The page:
By Avery Minnelli
[Image Description: Nine protesters listen and hold signs at a rally outside Mural Arts Philadelphia to demand removal of the Rizzo mural, and eight police officers watch from across the street, February 6, 2018.]
In the aftermath of the tragic murder of Heather Heyer during a white supremacist rally in Charlottesville, Virginia, as well as the toppling of outdated statues in Durham, North Carolina, Memphis, Tennessee, and other communities, a country-wide dialogue erupted about whether racist monuments have a place in our society.
This conversation has already been going on in Philadelphia, where a campaign to take down the Frank Rizzo statue was launched over a year ago. Frank Rizzo, former “law and order” mayor and police chief of Philadelphia, used local law enforcement to crack down on Black, LGBTQ+, and leftist communities with brute force.
Not only is there a statue commemorating the former mayor, but there is also a Rizzo mural in the Italian market on 9th Street in the Bella Vista neighborhood. The mural, painted in 1995 by Diane Keller, was commissioned and maintained by Mural Arts Philadelphia, a public art program that started in 1984.
The maintenance of the Rizzo statue seems to run contrary to the Mural Arts mission statement, which states that their “work is created in service of a larger movement that values equity, fairness and progress across all of society.” For much of Philadelphia, especially working-class Black neighborhoods, Frank Rizzo’s legacy was the opposite. Furthermore, that Mural Arts maintains a tribute to a figure with Rizzo’s legacy may call into question their professed commitment to progress.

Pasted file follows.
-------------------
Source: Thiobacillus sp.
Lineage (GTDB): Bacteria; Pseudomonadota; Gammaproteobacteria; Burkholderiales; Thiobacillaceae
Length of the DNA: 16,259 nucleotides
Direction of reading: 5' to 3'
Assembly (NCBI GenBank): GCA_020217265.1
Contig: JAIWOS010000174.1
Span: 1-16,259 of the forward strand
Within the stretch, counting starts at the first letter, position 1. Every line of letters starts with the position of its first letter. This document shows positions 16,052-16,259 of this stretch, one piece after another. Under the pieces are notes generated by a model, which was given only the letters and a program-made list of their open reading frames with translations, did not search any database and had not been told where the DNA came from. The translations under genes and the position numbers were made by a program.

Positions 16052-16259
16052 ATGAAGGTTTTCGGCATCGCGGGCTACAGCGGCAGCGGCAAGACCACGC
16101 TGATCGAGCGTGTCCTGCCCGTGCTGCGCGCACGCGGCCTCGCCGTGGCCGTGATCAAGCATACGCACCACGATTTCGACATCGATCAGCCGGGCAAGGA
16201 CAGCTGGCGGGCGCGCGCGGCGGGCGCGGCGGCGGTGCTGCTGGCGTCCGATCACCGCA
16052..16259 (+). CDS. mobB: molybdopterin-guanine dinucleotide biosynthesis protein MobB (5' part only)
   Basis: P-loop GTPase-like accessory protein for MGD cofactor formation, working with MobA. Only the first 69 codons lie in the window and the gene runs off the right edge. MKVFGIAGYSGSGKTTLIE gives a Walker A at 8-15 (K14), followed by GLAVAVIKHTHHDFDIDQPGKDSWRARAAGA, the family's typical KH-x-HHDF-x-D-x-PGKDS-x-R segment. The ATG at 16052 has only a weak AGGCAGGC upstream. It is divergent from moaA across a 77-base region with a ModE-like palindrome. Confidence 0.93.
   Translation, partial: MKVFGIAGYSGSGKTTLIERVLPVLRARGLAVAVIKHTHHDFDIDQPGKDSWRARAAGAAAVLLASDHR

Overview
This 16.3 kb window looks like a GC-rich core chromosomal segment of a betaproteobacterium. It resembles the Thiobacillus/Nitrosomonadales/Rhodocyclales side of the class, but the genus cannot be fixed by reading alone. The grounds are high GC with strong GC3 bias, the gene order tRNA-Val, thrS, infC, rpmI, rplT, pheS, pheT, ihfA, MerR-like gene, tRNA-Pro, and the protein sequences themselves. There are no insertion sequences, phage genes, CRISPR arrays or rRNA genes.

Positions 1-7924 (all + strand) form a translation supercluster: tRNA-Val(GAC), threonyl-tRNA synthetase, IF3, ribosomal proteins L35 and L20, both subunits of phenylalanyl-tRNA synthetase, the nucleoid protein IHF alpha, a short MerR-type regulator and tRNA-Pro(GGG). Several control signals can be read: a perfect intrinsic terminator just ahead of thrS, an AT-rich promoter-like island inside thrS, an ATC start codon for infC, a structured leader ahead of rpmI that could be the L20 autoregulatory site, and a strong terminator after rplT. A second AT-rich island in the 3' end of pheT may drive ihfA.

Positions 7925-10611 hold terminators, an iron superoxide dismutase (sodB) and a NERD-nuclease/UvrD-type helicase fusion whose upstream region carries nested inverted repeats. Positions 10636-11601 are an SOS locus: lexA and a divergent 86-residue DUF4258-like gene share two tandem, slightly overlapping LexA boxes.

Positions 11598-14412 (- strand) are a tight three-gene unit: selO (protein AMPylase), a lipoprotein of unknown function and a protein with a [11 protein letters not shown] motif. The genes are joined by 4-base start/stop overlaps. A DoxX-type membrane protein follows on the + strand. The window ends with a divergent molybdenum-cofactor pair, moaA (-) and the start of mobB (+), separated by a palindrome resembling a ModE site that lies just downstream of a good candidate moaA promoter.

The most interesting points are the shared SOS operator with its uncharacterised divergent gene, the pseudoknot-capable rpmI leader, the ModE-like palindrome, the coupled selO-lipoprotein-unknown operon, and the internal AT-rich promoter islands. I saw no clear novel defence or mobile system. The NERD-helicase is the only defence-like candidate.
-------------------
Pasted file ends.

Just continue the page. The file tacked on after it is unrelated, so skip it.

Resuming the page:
The Rizzo mural was spray painted back in August in an act of protest against the racist figure. The person arrested for allegedly being one of several who splattered paint over the mural and wrote slogans against police brutality on it is facing up to 16 years in prison. Instead of removing the mural, Mural Arts paid to have it repaired and told police how much it cost, Joan Reilly, Chief Operating Officer of Mural Arts, said in an interview with The Philadelphia Partisan. Because a representative of Mural Arts testified at the preliminary hearing that the damage to the mural cost in excess of $5,000, the defendant’s two charges were graded as felonies instead of misdemeanors or summary offenses.
Reilly told reporters that she would look into requesting clemency for the defendant. “Do I think this person serving time in prison for that is a good outcome?” she said. “I do not.”
Reilly explained that Mural Arts will make a decision by the end of March as to whether or not to keep the mural up, although she expressed that they should have “addressed it sooner.” Reilly made clear that this decision was not a “referendum,” but rather the decision of Mural Arts with input from “Bella Vista Neighbors [Association], the 9th Street Market, the building owner” and “some faith-based institutions.”
Bella Vista, however, is a largely Italian-American neighborhood. Rizzo, being Italian-American himself, tended to enjoy much higher approval in Italian neighborhoods in South Philly than in the Black neighborhoods in West and North Philly which were the targets of his “anti-crime” campaigns. The survey does not take into account the views of residents from various nationalities and neighborhoods, as the Italian Market is a popular destination for both tourists and residents from other neighborhoods.
However, as Joan Reilly stated, Mural Arts is not looking to call a referendum, but rather to make the decision for themselves informed by public opinion. We can only hope that Mural Arts will make the right choice and replace the mural with something more positive than a symbol of racism and hatred.
Additional reporting by Suzy Subways.
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